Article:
Kill or be killed...or just sneak past 'em! Hmm... only one way in, and it's being watched by three guards, two surveillance cameras, and a wall-mounted machine gun. My plan? Hell, I'm a walkin' army. Chances are I'll take a few hits, but as long as I'm breathing I've still got a chance. Think I'll knock out those cameras with a chaff and spray the joint with my FA-MAS. Sure, the blood may splash on my duds, but no one said counter-terrorism was pretty. Saving the world can be dirty business.
Welcome to Metal Gear Solid, One of the most anticipated games of the year. The hype within the gaming community has been enormous, a sign of either a sure winner or an insufferable loser. Well, I'm happy to say that MGS is the former, a game that comes pretty darn close to meeting all its lofty expectations.
You are Solid Snake, ex-member of a special forces team called FOX-HOUND. Having been living in isolation in Alaska to escape the madness of war, you are once again called upon to rid the world of evil (pesky evil, always getting in my soup...). It seems that some members of FOX-HOUND have taken to terrorism, capturing a nuclear weapons disposal facility on an island near your home. You are called in to penetrate the base, rescue hostages, and eliminate the terrorist threat - or sit back and watch World War 3 unfold.
I vividly recall Metal Gear for the NES, one of the best games ever made for the system. I played it endlessly, amazed by the combination of stealth, combat and gadgetry. After two sequels, Konami realized they had a good thing on their hands, and MGS is much in the same mold as its predecessors. You'll need to use both stealth and sheer force to succeed.
The game is played from a wealth of camera angles. Reminiscent of Resident Evil, you guide Snake primarily via a top-down view, though the backgrounds in Metal Gear are entirely 3 dimensional. The camera pans to follow you at fixed positions, such as when climbing a spiraling staircase. You can also see through Snake's eyes using a first-person perspective. Unfortunately, you can't move while doing this - it's mainly for identifying doors and objects.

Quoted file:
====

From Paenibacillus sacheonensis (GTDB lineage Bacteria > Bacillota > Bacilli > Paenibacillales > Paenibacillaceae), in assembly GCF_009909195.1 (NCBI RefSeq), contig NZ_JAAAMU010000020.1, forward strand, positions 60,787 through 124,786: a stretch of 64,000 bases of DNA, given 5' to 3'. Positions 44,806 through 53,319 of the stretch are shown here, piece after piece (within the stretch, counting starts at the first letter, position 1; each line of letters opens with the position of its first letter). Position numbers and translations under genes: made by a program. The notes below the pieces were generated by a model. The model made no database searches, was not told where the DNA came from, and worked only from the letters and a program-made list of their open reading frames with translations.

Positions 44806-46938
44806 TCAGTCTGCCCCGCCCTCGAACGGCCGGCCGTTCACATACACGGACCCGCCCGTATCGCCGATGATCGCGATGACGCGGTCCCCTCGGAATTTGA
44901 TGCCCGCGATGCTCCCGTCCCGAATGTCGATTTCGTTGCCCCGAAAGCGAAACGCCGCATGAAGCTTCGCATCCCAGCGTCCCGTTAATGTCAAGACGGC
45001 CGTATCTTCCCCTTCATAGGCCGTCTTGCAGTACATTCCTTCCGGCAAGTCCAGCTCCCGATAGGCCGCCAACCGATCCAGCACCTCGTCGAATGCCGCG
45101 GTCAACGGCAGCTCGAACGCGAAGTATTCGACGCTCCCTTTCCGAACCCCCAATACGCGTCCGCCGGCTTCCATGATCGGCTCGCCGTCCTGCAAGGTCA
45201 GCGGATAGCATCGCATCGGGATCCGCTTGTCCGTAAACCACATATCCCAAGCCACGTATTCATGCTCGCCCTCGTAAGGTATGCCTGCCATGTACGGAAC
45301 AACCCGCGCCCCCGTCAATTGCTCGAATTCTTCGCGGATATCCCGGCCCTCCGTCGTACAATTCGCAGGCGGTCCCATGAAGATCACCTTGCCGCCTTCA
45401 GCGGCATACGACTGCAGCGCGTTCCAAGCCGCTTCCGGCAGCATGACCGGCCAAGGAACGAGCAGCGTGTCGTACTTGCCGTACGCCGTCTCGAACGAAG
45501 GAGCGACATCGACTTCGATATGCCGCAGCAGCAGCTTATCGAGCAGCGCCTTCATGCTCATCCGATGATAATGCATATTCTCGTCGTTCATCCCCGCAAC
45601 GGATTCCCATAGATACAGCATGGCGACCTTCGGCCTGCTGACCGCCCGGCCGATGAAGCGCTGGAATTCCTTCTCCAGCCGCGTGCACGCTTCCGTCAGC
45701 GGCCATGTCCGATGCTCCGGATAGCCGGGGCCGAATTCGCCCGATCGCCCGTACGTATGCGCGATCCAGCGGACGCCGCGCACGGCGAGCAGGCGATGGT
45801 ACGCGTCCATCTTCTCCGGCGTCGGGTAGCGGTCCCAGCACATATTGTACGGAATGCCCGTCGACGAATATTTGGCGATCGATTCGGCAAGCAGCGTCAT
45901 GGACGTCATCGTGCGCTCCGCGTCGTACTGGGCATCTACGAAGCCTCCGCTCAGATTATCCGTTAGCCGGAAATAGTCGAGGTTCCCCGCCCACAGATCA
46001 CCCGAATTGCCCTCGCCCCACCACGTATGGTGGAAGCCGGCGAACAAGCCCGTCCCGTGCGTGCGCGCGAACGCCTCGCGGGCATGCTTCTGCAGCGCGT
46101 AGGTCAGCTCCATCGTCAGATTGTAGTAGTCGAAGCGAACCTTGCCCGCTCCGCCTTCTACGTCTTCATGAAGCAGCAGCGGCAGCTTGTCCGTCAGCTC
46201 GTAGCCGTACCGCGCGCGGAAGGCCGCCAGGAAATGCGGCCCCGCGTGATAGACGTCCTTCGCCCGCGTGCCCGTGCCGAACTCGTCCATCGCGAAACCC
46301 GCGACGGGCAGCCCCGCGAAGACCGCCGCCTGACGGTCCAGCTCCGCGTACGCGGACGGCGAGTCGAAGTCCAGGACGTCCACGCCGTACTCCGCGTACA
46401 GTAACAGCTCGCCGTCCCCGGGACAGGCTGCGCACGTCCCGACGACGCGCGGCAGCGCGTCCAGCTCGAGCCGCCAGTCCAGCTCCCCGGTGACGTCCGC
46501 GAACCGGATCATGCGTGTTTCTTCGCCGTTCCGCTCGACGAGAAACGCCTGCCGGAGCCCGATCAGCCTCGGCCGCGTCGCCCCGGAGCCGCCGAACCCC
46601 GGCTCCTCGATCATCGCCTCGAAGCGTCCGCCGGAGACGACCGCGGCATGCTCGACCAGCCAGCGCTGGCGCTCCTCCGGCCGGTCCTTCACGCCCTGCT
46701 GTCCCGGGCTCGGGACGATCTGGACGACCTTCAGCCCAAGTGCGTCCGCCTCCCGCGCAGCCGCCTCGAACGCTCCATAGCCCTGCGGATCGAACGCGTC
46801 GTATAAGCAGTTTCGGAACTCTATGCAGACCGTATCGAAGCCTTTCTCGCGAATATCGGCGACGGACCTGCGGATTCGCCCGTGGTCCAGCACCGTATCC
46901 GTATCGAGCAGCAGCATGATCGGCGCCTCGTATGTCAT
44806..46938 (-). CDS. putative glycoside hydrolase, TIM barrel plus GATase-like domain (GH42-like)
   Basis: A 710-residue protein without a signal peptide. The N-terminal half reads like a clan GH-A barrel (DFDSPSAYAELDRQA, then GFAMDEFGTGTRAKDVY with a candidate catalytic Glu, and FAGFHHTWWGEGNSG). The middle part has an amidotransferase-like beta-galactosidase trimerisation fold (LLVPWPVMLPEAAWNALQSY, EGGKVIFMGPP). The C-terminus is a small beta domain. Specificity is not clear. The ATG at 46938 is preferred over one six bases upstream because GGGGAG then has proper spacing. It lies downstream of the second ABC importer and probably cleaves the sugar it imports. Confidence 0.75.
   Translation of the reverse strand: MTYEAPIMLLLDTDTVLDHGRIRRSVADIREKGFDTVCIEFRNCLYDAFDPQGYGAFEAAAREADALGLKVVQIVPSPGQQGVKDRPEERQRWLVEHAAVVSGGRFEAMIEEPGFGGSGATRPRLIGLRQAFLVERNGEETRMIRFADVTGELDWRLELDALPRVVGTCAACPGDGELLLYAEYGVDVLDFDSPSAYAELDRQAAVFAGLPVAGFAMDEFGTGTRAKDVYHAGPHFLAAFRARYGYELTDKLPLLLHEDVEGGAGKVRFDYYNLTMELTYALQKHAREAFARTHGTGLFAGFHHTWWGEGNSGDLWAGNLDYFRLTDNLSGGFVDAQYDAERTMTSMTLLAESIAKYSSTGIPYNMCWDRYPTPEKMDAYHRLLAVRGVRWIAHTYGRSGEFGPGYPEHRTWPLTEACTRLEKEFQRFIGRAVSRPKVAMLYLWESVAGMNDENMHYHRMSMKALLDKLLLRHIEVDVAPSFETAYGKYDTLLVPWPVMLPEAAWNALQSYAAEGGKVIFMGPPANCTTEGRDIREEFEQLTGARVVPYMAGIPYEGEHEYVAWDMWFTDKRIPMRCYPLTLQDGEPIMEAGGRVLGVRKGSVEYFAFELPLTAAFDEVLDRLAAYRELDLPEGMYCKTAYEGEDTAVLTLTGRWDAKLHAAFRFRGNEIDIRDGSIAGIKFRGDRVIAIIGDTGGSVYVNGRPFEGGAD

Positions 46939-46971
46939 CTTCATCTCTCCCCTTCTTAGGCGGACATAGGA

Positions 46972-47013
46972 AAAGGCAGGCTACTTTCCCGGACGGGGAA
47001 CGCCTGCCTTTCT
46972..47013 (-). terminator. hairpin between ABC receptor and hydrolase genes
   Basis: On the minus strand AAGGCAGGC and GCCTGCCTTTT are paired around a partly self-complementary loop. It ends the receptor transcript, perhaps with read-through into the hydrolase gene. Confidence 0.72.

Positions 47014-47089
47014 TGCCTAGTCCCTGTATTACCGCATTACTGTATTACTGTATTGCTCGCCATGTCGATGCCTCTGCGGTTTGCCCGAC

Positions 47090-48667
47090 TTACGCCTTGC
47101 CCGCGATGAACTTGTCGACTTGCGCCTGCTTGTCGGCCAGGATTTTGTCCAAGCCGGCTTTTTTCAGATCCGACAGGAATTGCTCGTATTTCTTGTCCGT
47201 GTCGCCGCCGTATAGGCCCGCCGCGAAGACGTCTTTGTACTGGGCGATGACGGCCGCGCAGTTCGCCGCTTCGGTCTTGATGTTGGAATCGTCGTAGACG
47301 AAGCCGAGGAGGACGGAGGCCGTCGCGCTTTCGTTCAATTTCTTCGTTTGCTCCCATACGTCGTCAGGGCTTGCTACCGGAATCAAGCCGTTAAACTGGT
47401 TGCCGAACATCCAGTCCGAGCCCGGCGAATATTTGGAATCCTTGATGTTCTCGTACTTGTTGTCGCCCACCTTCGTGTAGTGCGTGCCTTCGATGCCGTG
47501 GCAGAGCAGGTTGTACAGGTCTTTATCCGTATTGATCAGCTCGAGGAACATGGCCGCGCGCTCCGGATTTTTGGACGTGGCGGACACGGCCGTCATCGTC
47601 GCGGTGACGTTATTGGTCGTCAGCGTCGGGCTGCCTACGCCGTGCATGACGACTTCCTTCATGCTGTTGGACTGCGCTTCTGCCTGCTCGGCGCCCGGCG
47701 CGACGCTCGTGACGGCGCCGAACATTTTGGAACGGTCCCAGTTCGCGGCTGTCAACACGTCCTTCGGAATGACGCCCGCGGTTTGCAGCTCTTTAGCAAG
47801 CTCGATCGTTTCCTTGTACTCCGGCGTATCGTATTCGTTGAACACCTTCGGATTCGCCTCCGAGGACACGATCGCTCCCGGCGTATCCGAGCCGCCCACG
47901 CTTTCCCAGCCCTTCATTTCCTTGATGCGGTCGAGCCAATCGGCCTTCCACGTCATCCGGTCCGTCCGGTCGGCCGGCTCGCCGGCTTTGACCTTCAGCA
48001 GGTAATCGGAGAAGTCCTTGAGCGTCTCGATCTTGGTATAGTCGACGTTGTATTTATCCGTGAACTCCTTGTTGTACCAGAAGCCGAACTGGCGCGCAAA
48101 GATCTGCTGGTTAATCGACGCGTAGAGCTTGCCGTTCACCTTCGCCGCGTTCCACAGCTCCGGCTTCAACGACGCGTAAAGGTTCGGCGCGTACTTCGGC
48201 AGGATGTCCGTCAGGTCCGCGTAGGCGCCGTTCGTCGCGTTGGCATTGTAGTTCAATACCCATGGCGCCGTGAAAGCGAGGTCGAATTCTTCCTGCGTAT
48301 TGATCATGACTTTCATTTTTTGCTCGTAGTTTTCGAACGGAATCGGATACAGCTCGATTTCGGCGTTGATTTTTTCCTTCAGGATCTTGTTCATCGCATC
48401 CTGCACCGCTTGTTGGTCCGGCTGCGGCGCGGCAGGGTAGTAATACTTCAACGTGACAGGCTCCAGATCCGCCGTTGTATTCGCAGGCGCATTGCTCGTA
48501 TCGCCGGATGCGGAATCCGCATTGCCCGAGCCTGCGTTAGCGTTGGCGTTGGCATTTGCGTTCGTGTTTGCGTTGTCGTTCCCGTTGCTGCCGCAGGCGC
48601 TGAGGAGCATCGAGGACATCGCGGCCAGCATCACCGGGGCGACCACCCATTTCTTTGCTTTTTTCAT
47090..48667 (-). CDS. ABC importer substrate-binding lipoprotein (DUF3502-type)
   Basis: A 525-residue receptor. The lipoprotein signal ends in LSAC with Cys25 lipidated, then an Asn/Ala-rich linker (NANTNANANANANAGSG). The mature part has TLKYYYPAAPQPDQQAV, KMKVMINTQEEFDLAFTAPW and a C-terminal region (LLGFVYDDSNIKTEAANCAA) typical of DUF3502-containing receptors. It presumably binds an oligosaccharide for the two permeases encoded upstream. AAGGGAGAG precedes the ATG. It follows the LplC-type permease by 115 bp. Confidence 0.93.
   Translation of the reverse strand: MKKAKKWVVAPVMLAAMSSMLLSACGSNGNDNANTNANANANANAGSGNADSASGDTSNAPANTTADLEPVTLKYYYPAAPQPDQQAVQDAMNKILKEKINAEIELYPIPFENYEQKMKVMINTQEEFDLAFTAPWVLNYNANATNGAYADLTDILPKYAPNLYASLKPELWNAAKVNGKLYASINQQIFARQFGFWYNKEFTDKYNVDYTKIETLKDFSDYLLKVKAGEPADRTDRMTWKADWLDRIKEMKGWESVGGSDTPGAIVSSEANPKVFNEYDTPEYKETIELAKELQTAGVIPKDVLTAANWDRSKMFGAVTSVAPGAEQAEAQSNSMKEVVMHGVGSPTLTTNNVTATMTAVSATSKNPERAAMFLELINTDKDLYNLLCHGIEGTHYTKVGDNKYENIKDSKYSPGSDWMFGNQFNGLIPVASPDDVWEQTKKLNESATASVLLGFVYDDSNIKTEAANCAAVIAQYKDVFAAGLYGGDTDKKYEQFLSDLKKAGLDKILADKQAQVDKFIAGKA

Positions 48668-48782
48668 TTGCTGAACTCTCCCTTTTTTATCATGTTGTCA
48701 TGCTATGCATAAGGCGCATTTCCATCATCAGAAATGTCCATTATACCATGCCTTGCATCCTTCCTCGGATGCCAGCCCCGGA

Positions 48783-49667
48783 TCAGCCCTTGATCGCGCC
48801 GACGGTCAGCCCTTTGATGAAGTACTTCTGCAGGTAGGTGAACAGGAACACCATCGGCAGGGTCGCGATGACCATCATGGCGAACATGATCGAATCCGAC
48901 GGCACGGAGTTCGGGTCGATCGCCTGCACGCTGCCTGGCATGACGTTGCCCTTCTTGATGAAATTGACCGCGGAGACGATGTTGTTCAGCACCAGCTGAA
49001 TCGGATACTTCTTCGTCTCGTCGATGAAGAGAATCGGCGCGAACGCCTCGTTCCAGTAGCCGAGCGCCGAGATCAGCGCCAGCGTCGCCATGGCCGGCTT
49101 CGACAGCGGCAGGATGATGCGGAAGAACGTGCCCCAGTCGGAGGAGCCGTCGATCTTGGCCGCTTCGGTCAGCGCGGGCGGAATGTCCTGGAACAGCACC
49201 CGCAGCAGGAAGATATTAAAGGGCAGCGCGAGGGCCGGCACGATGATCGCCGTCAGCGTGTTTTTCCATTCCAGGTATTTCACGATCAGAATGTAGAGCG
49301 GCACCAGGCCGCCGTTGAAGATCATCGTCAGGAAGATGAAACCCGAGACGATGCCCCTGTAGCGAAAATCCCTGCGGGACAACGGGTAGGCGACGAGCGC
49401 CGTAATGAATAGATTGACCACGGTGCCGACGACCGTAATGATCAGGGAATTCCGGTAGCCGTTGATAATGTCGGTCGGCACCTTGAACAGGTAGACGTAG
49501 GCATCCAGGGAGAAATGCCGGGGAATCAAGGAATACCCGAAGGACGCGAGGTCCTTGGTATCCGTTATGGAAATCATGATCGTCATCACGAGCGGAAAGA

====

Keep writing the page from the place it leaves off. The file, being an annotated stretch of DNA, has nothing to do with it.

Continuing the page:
The graphics are fantastic. Almost all objects (including Snake himself) are polygonal. There are few clipping errors and the characters move smoothly. The level of detail is unrivaled - you make footprints in the snow that will eventually get covered up by snowfall. You can identify guards and other characters by their breath in the cold air. Water effects are accurate, light sourcing is dead-on, and the textures are solid. On the other hand, since you are infiltrating only one base for the whole game, there isn't a tremendous amount of variety. You tend to see the same kinds of rooms again and again - but in a way this helps to establish the environment. In all, these some of the finest graphics around.